It was no surprise to see Robin Lehner not get qualified after another poor year in the crease. Botterill says Ullmark will start off the season as the number two goalie. So, who’s the number one?
I feel goaltending this offseason is horrible as a whole; every team needed to land one of three goalies: Carter Hutton, Jonathan Bernier or Petr Mrazek. All three have had a lot of interest and I feel Hutton and Bernier will get overpaid. I also find it hard to believe two players from good teams last year would want to sign with the last-place team in the league.
So that leaves me with Mrazek, and I feel it’s not a bad thing. Mrazek posted a 14-13-6 record between Detroit and Philadelphia with a 0.902 save percentage and 3.03 goals against average. Ullmark will take the number one spot from him halfway through the year and, if all goes well, he won’t lose it from there.
Down the Frozen River analyst, Colby Kephart recently ventured to the Buffalo Sabres Development Camp and captured some photos, videos, and thoughts related to the offseason experience.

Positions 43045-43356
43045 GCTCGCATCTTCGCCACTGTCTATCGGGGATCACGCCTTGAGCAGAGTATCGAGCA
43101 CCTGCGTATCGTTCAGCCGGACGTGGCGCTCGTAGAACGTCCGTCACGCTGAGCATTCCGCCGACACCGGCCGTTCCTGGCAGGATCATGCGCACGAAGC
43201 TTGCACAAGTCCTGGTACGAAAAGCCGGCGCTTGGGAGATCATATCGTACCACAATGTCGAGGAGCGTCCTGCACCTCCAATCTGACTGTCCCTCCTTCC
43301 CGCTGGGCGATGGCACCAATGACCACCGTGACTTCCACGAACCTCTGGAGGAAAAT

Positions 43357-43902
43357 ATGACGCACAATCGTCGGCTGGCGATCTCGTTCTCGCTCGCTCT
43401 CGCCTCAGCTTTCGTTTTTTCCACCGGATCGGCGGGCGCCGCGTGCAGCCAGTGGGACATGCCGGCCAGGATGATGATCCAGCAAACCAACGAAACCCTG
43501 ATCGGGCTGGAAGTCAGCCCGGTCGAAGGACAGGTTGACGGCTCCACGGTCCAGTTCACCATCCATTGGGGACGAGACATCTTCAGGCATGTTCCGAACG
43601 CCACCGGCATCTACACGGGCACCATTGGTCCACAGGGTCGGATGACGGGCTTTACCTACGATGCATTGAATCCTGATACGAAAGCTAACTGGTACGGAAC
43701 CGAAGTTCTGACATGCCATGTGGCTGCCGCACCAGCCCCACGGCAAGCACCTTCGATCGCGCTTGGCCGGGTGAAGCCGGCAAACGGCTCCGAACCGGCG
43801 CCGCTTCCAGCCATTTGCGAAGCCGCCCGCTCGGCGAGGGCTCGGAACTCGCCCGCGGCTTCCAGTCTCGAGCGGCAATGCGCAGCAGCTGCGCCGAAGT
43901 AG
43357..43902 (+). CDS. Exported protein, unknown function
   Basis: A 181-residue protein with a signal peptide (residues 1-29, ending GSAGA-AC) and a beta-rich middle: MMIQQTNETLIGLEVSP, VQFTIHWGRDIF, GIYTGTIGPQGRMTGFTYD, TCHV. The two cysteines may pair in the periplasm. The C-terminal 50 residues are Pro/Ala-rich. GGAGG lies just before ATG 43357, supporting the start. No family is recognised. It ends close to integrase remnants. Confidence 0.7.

By: Colby Kephart
All penalties in the game resulted in an automatic penalty shot as opposed to the usual special teams play.
2015 2nd overall pick, Jack Eichel, got things rolling with the first penalty shot of the game on Jonas Johansson (who was selected in the 3rd round in 2014).
Victor Olofsson (a 7th round selection in 2014) converted on a penalty shot against Johansson.
Following the scrimmage, both teams squared off in a shootout, with Sam Reinhart shooting first for the blue team.
Hudson Fasching (blue) and Jack Eichel (gold) also had opportunities in the shootout.
2015 2nd round pick, defenseman, Brendan “GOOO” Guhle, also had a chance in the shootout.
At the end of the day all of the players gathered at center ice to salute the fans in attendance.
A few standout players were center, Samson Reinhart, who had 2 goals and an assist, goaltender, Jason Kasdorf- acquired in the Tyler Myers trade with the Winnipeg Jets- played solid, and Josh Chapman. Kasdorf was calm and kept his net clear in his 30 minutes of play. Chapman, a defenseman, was by far a fan favorite with his a rough and tough stye. During the second period he got in a fight with Justin Kea, trading punches like no other. Chapman also put his body on the line blocking shots and hitting hard. Most of Buffalo believes he will receive a contract and be a part of the Rochester Americans roster in the AHL next season.